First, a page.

When you Pinot, do you Grigio or Gris?

Comparing the different styles of Pinot Grigio is an interesting experiment. Sometimes it just comes down to taste.
Comparing the different styles of Pinot Grigio is an interesting experiment. Sometimes it just comes down to taste.

Why would you favor drinking a Pinot Grigio from America as opposed to one from Italy?
Key factors should be quality, taste, and price.

Some Americans grab the cheapest bottle on the shelf, believing it’s all the same.

It’s not.

While the Pinot Grigio grape is widely planted throughout the world, its best flavor profile emanates from cooler climate regions in Italy’s Alto Adige and France’s Alsace, where it is called Pinot


Pinot Grigio/Gris is the same grape, and it is native to France.

The French version has been consistently good for many years, and even German winemakers like Trimbach specialize in creating Pinot Gris of richer texture and spicier flavors.
The Italians, however, get the credit for building Pinot Grigio’s global popularity. After years of producing mostly nondescript, bland versions, Italian winemakers have stepped up their game in bringing Pinot Grigio to the mass market.

So go back to the original question: Why would you favor drinking a New World Pinot Grigio over an Old World one?

U.S. wineries are turning out good Pinot Grigio/Gris that capture the special traits of the local terroir. Oregon’s cooler locations seem well suited for the grape, as do the vineyards of Upstate New York. I would not turn a glass away.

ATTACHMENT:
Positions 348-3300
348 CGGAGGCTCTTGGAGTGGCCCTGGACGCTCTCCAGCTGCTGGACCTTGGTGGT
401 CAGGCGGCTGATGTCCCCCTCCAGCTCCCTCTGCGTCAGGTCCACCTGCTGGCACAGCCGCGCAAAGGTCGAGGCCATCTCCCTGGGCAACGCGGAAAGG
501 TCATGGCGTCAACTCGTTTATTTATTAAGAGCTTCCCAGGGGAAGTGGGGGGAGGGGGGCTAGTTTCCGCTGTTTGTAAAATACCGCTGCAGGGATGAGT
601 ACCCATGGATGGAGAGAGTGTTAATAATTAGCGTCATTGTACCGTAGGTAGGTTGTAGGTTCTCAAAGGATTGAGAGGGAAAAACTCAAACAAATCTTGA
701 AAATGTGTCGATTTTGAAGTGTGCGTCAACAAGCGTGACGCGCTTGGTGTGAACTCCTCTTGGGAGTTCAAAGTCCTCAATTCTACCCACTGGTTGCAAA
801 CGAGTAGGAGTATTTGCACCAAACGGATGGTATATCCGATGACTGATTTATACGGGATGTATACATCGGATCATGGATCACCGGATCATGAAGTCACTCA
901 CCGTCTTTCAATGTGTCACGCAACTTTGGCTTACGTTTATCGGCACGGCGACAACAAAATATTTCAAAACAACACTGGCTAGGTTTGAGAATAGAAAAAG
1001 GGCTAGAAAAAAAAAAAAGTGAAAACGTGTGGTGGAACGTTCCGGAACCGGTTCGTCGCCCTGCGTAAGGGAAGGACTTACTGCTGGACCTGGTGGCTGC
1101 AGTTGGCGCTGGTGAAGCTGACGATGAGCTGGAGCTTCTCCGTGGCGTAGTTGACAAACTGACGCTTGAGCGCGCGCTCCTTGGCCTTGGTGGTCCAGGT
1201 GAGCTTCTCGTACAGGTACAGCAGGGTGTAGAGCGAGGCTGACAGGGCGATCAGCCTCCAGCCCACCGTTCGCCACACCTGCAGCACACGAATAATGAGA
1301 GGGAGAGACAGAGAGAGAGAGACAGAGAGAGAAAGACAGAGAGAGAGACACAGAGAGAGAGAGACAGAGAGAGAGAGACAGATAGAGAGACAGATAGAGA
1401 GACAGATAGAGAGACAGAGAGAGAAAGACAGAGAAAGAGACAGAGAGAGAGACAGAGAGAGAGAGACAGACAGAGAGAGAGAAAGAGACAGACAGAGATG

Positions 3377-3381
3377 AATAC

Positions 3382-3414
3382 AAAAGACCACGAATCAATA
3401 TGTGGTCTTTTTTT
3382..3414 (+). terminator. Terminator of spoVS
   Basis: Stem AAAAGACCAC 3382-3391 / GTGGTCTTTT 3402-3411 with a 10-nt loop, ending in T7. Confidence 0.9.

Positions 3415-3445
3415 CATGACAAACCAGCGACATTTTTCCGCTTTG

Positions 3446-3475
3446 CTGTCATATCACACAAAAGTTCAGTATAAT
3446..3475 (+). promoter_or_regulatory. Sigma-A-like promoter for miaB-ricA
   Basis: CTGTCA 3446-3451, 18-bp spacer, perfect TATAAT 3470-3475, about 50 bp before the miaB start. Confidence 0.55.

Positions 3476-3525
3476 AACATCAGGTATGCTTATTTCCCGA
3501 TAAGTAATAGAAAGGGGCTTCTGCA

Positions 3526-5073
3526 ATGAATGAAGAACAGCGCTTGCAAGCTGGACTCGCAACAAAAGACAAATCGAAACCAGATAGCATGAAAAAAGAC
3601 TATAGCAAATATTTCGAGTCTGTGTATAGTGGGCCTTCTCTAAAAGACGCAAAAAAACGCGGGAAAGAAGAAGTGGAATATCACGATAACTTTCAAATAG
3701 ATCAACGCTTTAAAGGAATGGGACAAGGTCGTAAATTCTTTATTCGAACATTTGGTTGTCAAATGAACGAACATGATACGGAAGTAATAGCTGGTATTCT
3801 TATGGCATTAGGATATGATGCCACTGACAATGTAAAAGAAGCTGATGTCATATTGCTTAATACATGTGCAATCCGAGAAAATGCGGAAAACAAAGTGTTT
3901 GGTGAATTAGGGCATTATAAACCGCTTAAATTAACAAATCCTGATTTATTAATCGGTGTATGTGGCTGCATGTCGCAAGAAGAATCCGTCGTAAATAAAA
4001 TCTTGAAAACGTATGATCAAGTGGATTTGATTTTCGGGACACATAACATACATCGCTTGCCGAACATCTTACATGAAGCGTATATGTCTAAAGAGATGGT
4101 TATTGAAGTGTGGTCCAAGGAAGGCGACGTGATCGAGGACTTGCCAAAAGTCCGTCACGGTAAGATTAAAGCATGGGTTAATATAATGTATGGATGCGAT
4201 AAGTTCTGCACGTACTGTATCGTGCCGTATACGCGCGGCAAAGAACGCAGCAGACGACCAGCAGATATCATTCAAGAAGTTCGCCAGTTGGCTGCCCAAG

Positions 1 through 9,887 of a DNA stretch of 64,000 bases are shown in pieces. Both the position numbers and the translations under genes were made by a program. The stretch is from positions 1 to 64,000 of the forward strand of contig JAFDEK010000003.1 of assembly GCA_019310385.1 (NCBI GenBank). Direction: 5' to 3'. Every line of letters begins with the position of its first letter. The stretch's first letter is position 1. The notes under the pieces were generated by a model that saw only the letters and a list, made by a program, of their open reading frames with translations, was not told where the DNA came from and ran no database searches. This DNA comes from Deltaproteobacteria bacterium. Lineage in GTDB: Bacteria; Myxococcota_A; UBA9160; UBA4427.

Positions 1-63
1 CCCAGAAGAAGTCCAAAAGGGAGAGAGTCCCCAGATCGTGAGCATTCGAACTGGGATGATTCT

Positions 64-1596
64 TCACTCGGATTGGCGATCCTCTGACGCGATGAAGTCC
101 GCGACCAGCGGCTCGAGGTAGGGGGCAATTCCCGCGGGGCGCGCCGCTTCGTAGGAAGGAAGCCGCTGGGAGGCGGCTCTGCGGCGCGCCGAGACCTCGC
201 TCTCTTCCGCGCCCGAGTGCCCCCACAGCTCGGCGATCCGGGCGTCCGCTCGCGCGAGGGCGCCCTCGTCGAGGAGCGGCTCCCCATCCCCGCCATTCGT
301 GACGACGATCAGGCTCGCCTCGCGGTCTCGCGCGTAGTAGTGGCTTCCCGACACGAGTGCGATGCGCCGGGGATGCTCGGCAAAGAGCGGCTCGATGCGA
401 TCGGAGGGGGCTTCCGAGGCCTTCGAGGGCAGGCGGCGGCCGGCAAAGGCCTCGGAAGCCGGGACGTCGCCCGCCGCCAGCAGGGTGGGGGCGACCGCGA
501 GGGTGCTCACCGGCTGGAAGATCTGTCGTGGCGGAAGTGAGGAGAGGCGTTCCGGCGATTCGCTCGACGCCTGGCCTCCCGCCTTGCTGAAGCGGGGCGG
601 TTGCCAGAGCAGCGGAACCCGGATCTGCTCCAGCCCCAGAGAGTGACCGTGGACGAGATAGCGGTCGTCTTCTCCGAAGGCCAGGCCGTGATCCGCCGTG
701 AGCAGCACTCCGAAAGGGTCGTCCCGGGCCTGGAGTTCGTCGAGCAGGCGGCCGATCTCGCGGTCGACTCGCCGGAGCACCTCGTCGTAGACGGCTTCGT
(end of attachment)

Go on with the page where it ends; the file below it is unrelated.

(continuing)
However, when I think of Pinot Grigio, images of the Alto Adige’s cool, crisp, and clean outdoors come to my mind. It affects my mood. I’m relaxed. Vineyards are situated on hillside and mountainous terrain or wide valleys in view of the Swiss Alps and Dolomites. There’s a lot of unique minerals buried in the land for vines to absorb. The same is true about France’s Alsace, which is tucked between the Vosges Mountains the and Rhine graben (rift) formed tens of thousands of years ago.

The best Italian Pinot Grigio features white garden flower aromas, a delicate if not light mouthfeel, and vibrant, fresh fruit of grapefruit, apple, peach and nectarine. There’s also a subtle hint of smokiness on the finish.

As for the French version, expect a more mineral taste, or as Jo-Ann Ross, my French wine instructor, says, a “purity of crisp flavors.” The texture is also a bit heavier on the palate, delivering a rich coating of citrus fruit and spice flavors of enduring length.

From a consumer standpoint, these white wines cost less than $20, and some of the best I’ve tasted fall into the $10 to $17 range.

It all comes down to preference and what you like. Pinot Grigio/Gris is wonderful for summertime drinking. They go beautifully with Mediterranean salads, light appetizers, soft cheeses, seafood, and light pasta dishes.

I suggest you try an experiment like I did with the Wine Goddess. We compared a bottle of Washington State “Hot to Trot” Pinot Grigio ($7.99) with a Barone Fini Valdadige Pinot Grigio from Alto Adige ($8.99). The tastes were strikingly different. The fun exercise featured a plate of spaghetti and clams in a spicy clam-broth sauce, a caprese salad, and toasty Italian bread coated with light parmesan cheese.

Don’t despair if it ends in a split decision. Rather, take joy in the experience of tasting wines from a world apart and coming to the same conclusion that you’ve just spent a great evening together.

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